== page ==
yuca-frita-croquetas-frozen-yucayuca-frita-croquetas-ingredientsyuca-frita-croquetas-boiled-yucayuca-frita-croquetas-yuca-ball

Once the yuca has coolded down enough to handle, remove the fibrous center of the yuca root. Next mash the yuca with a potato masher or potato ricer. It is best to do this while it is still warm. Don’t let it cool completely. Form the mashed yuca into similar shaped balls. Now work the soft yuca into a patty the shape of your palm. Wet your hands with water constantly to avoid the starchy yuca from sticking too much to your hands while forming the yuca frita croquetas. Add a tablespoon or so of Cuban picadillo to the center of the mashed yuca patty. Close the yuca onto itself and do the best you can to eliminate a seal using water.

yuca-frita-croquetas-remove-the-stemsyuca-frita-croquetas-softyuca-frita-croquetas-yucayuca-frita-croquetas-picadilloyuca-frita-croquetas-y-cilantro-garlic-sauce

Heat vegetable oil on the stove top. Fry the yuca frita croquetas till golden brown.* Drain on paper towels and garnish with sea salt right away. Before enjoying add a squeeze of lime. Yuca frita croquetas go best with pollo tropical inspirecilantro garlic sauce and a cold beer.

yuca-frita-croquetas-picadillo-filling

*Make sure to rotate the croquetas slowly instead of flipping roll them till they are brown all around. Sometimes the filling of croquetas can ooze out of the sides if the top and bottom are crispier than the sides.

 

Share this: Share on FacebookTweet about this on TwitterPin on PinterestShare on Google+Email this to someonePrint this page

Goat Cheese Panna Cotta with Guava Sauce

guava-obsession

My love affair with guava continues this week. In pastries, cocktails, cheesecakes, bars, and baked with brie- guava is my jam. Guava and goat cheese panna cotta are like little pastelitos de guayaba con queso without the puff pastry and a little extra ‘je ne sais quoi‘. The goat cheese adds a richer, creamy texture without overpowering the palate, and the bright guava flavor cuts through the tang and shines in your mouth.

panna-cotta-by-stellarashguava-sauce-to-pourguava-panna-cotta-with-goat-cheese

Panna cotta is an easy and practically fool-proof dessert that can be made ahead of time, which is great especially if you’re entertaining. Cream, sugar, and gelatin is all you need to make this classic Italian dessert although my variation uses goat cheese, vanilla bean, and tropical guava. In less than 20 minutes I had six adorable individual desserts ready to pop into the fridge and become silky satin.

ingredients-for-panna-cottasoften-the-gelatin-for-panna-cottapour-panna-cotta-into-cupscornstarch-to-thicken-the-guava-sauceguava-sauce-base-for-goat-cheese-panna-cottapanna-cottazs

Like Cuban flan, panna cotta is versatile, simple, and it just so happens to be gluten-free (if that matters to you).  Panna cotta’s simplicity allows you to add flavors and get creative with ingredients like coffee, almonds, rosewater, fresh berries, liqueurs, and pretty much any combination you can think of.

panna-cotta-perfection

Guava and Goat Cheese Panna Cotta

  • 1 package unflavored gelatin
  • 2 cups half and half (1 pint container)
  • 2/3 cups sugar
  • 4 oz softened goat cheese
  • 1 vanilla bean

Guava Sauce

  • 2 cans guava nectar (or juice) mine were 9 oz each
  • 2 tbsp sugar
  • 2 tbsp corn starch
  • Juice of a lemon wedge

Allow the goat cheese to soften at room temperature. Mix the packet of unflavored gelatin with ¼ cup cold water and allow the gelatin to soften for around 5 minutes or so. Heat the sugar and half and half in a sauce pan over medium heat making sure to stir occasionally. While the milk is steaming, scrape the vanilla bean. I scraped mine on top of the softening gelatin just because I didn’t want to wash another dish. When the milk is steaming and all of the sugar has dissolved turn off the heat and whisk in the softened goat cheese until smooth. Add in the gelatin and vanilla bean. My gelatin turned into a small puck in the ramekin yet quickly dissolved into the goat cheese panna cotta.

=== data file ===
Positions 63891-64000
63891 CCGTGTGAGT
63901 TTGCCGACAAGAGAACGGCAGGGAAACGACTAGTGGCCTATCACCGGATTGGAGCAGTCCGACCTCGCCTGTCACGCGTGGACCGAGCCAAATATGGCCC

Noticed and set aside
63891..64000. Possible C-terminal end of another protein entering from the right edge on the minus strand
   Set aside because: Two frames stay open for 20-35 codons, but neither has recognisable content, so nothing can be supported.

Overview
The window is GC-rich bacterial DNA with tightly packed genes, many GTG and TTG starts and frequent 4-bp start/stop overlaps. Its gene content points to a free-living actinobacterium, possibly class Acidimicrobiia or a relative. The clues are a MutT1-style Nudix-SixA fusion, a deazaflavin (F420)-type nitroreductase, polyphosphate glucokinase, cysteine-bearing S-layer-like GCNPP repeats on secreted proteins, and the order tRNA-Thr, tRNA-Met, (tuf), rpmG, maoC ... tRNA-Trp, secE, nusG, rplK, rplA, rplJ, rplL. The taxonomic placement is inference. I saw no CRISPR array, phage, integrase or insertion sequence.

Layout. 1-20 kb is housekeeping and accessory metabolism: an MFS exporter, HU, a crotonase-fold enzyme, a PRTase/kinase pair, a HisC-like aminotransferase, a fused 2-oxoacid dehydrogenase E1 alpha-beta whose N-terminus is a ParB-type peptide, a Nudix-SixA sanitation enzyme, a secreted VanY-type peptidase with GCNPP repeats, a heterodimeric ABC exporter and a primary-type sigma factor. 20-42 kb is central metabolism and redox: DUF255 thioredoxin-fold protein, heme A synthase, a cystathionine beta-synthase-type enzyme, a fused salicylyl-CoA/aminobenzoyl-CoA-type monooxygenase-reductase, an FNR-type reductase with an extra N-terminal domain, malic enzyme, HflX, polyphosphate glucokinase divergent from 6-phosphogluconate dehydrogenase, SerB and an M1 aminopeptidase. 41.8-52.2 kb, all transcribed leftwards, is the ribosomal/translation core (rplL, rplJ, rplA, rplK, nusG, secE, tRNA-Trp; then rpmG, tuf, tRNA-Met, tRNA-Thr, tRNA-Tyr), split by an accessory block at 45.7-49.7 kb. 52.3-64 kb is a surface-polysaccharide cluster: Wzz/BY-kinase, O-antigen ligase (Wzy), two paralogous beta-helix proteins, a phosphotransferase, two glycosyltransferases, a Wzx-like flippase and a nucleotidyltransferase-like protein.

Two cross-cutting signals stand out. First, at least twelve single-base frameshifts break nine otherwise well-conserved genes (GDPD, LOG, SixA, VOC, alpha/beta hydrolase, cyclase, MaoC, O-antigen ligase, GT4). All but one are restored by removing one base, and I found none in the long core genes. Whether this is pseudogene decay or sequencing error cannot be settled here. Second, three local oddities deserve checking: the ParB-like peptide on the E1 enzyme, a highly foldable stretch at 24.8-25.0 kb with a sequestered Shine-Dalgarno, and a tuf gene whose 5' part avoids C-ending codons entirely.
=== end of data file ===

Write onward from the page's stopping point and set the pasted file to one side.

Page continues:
mix-the-gelatin-with-cold-water-for-panna-cottaprepping-panna-cottapour-the-half-and-halfready-to-make-panna-cottagelatin-and-vanilla-bean

I had enough of the goat cheese panna cotta mixture to fill six individual cups. I allowed them to cool at room temperature for 30 minutes before placing them in my fridge (mainly because my fridge is too tiny and it would have heated up its contents too quickly). If you are blessed with a large fridge pop those suckers in when they’re done and cover them with plastic wrap around an hour later.

pour-the-panna-cottas-into-ramekinspour-the-panna-cotta-into-individual-cups-or-ramekins

While the goat cheese panna cotta are cooling down and setting start the guava sauce. Mix 2 tablespoons of cornstarch with around ¼ cup of guava nectar and whisked until smooth and set aside. Heat the remaining guava nectar with 2 tablespoons of sugar until it was just simmering. Add the cornstarch guava mix and simmer 5 minutes or so longer until the sauce is thick enough to coat a spoon. Remove from the heat and squeeze in the juice of a fresh lemon wedge.

add-guava-juice-to-corn-starchwhisk-guava-with-corn-starchmix-guava-juice-and-sugarsqueeze-fresh-lemon-into-the-guava-sxauceguava-sauce

This made around 2 cups of the guava sauce, although you likely only need a ½ cup or so for this recipe. Pour the guava sauce into smaller individual ramekins to cool and set faster. Once the goat cheese panna cotta has set pour the guava sauce on top. You can allow the guava sauce to set on top or garnish before serving.

panna-cottas-ready-to-setlet-the-panna-cotta-sit-over-night-or-6-hoursgoat-cheese-panna-cotta-with-guava-sauce

**The guava sauce tasted just like Conchita Guava Marmelade. If you want to take a short cut just spoon this marmalade on top of your goat cheese panna cotta.

 

Share this: Share on FacebookTweet about this on TwitterPin on PinterestShare on Google+Email this to someonePrint this page